Neither Man, Nor Manufactured: On the Refusal to Market the Self
Folks, I’m just gonna say it-
I do not give a shit about branding.
Generally, when people discuss blogging and how to improve a blog, they focus on how to better market your posts. They bandy about words like “traffic” and “influence” and “optimization.” The “experts” — (those who’ve successfully marketed their own blogs) — encourage writers to tailor ourselves to attract an audience–and then to tailor our writing so we meet that audience’s needs. After awhile, the advice starts to read like the digiculture edition of He’s Just Not That Into You.
Not to shock anyone, but I’m a fan of writing. I’m even a fan of writing with an audience in mind: My
favorite media — spoken-word, playwriting, blogging — tend to be those in which the audience explicitly figures. But there are some assumptions in this audience-based marketing model that irk me.
Say: the notion that I only blog for an audience.
Or the notion that the only useful relationship I can have with that audience is a business exchange.
Or the notion that my only offering is a product, to a consumer, in the context of said business exchange.
Despite the explicitly “social” nature of blogging as a medium, I started MMM for pretty personal reasons. I wanted an antidote to the increasingly fragmented, compartmentalized presentation I was falling into on-line. Over the years, I’d kept multiple blogs: I’d written here to be inspiring, there about my personal life, here about sexuality, there about mental health. I’d split myself between my family’s Mary and my friends’, my activist self and my self-as-academic — as if all of these selves didn’t consistently inform and shape each other, as if they were not all me.
With MMM, I actively work to throw these categories to the wind. Here, I don’t so much think inside a topical box as play ideological Twister. I experiment; my Klout profile — (not quite as off-base as I’d hoped) — informs me I explore. I bounce between commentary on social media and on sexuality, on eating disorders and on my own fascinatin’ self. Yet, some of you — (::waves and blows kisses::) – still continue to read this blog — consistently even. You’ve apparently accepted that your consistency will not be returned.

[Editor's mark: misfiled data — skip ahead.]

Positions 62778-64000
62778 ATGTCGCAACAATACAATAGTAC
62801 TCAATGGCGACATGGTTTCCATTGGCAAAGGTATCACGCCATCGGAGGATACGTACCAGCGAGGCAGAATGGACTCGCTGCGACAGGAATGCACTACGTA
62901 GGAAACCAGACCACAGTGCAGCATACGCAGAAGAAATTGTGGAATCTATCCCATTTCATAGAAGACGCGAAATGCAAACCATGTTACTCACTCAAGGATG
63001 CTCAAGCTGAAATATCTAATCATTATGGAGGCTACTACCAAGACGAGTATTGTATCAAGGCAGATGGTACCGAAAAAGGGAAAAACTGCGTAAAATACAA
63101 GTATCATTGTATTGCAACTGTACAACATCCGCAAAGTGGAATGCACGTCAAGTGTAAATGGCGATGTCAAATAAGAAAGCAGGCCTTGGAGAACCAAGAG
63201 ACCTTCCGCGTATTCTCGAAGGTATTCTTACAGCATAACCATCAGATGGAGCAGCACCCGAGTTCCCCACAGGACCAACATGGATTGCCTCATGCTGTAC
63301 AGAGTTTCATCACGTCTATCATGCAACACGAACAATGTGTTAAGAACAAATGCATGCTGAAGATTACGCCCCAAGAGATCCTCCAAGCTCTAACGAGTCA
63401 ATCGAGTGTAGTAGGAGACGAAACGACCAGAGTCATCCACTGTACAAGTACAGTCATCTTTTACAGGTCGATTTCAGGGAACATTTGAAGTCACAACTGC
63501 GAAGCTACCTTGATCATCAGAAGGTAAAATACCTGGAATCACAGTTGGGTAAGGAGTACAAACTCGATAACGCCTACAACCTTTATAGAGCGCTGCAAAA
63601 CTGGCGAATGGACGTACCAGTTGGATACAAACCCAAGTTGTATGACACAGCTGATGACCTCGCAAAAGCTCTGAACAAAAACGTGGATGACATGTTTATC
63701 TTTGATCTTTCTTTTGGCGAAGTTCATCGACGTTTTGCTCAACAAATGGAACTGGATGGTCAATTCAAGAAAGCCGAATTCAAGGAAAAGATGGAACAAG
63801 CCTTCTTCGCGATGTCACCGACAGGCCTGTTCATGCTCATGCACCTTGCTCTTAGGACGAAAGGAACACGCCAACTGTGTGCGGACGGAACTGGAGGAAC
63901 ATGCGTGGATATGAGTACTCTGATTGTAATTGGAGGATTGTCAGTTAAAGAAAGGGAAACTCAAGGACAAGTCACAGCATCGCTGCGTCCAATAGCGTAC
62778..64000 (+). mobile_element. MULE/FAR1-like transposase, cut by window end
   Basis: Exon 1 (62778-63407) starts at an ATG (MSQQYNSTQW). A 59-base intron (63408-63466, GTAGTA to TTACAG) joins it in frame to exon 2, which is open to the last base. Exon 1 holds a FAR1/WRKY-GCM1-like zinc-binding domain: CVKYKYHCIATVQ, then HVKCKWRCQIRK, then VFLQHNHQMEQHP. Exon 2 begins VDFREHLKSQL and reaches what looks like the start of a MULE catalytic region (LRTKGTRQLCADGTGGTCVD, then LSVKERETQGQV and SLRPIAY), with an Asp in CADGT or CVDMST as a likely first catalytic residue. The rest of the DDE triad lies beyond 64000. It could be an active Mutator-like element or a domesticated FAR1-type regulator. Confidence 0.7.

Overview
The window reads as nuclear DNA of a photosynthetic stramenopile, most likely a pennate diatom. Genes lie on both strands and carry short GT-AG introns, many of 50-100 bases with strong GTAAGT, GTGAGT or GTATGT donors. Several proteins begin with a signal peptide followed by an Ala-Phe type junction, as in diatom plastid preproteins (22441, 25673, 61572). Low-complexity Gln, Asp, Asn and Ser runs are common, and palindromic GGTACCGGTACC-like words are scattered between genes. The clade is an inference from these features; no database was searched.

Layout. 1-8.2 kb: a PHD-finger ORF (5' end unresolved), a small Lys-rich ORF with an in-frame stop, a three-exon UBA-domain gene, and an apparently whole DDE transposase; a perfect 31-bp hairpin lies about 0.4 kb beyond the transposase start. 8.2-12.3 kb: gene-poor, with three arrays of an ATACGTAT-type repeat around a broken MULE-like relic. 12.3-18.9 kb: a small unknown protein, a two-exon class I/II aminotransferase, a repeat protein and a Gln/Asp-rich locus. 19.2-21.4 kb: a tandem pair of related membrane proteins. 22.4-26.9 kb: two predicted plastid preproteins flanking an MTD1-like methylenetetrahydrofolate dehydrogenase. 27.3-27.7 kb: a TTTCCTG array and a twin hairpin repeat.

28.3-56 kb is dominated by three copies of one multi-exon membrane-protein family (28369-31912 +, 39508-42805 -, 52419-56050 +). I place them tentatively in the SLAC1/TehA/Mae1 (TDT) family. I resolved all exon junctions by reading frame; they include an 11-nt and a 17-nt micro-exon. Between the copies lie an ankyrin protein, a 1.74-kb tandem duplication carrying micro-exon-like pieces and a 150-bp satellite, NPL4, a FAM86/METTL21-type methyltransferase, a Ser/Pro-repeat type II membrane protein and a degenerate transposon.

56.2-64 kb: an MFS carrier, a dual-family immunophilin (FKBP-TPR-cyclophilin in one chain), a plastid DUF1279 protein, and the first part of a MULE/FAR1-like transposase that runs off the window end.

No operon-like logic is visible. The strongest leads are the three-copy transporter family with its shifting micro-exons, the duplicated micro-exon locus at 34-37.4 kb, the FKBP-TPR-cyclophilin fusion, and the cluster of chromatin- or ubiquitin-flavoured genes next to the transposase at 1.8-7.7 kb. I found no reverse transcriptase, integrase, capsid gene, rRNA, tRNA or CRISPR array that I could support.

With this blog, more than any other I’ve kept, I err on the side of surprises, long-shots, and seemingly far-reaching parallels. I do not fit neatly into the niches that network and award bloggers. But – however self-servingly – I still believe this refusal to narrow our scope serves a purpose. My sister, with whom one might say I share more than a last name, suggested a similar belief in a recent post about adopting a liberal arts — rather than conservatory — approach. She writes:
Over the past decade, I have lived in New York City and made art. I have […] worked a variety of jobs – some of them directly connected to the performance that I make as an artist, and others wholly separate. Currently, I work a job in the latter category. At times, this feels like a bummer, and I have questioned what it means about my seriousness as an artist. But it occurs to me now that I am simply facing the same question again: Do I choose to be an artist surrounded only by other artists, or do I choose to be an artist within a more complex world?
I find myself asking this same question about other creative roles: Do I choose to be an activist only amid other activists? An academic only amid other academics? As a professor and fellow contrarian put it to me in college, do I really want to argue only with those who see things my way?
The truth? – Sometimes. Sometimes, I’m tired and frustrated and lonely, and it re-invigorates me to
preach to the choir. But generally speaking, I try not to set my compass by those moments of overwhelm. Like my sister, I still believe complex dialogue is a worthy investment. I believe it’s worth it to hear and offer perspectives outside our comfort zone. I believe it’s worth reconsidering the assumptions that come with our perspectives, if only to keep from growing blind to their existence. And I believe it’s vital that we not whittle ourselves down to slices of self, that we allow ourselves – even as representations, even as blogs — to remain complicated, multifaceted, dimensional.
As Marianne Kirby put it (in a fantastic post entirely unrelated to blogging):
Giving the people what they want is not the job of the individual. It’s the job of politicians and manufacturers. It’s interesting – and kind of terrifying – that this aspect of capitalism has swept so completely into our personal lives, that we regard our own bodies, consciously or unconsciously, as a product to be consumed by viewers. I am not a politician or a manufacturer. I’m not a business. I’m a person, my own person, without a marketing team or targeted demographic. As such, while I believe in being appropriate for given situations, I don’t believe in presenting myself for the pleasure of other people.
I am not to be CONSUMED.
We are not to be consumed. I am not a door-to-door salesman hawking myself. As a blogger, I can choose the approach that prioritizes marketability, but it’s not my only option. And blogging’s other possibilities are not less valuable because they’re less charted. I fear — in our quickness to execute the wisdom of the latest experts — we’re losing track of those other options. I fear we’re abdicating our right to create them.
A blog that’s consciously unmarketable carves out a space for considering what else blogs can be. We have a right to recognize we are more than products, more than the one interest, topic, or experience that solidifies our “niche” appeal.
We have the right to declare – proudly and firmly – that we are not for sale.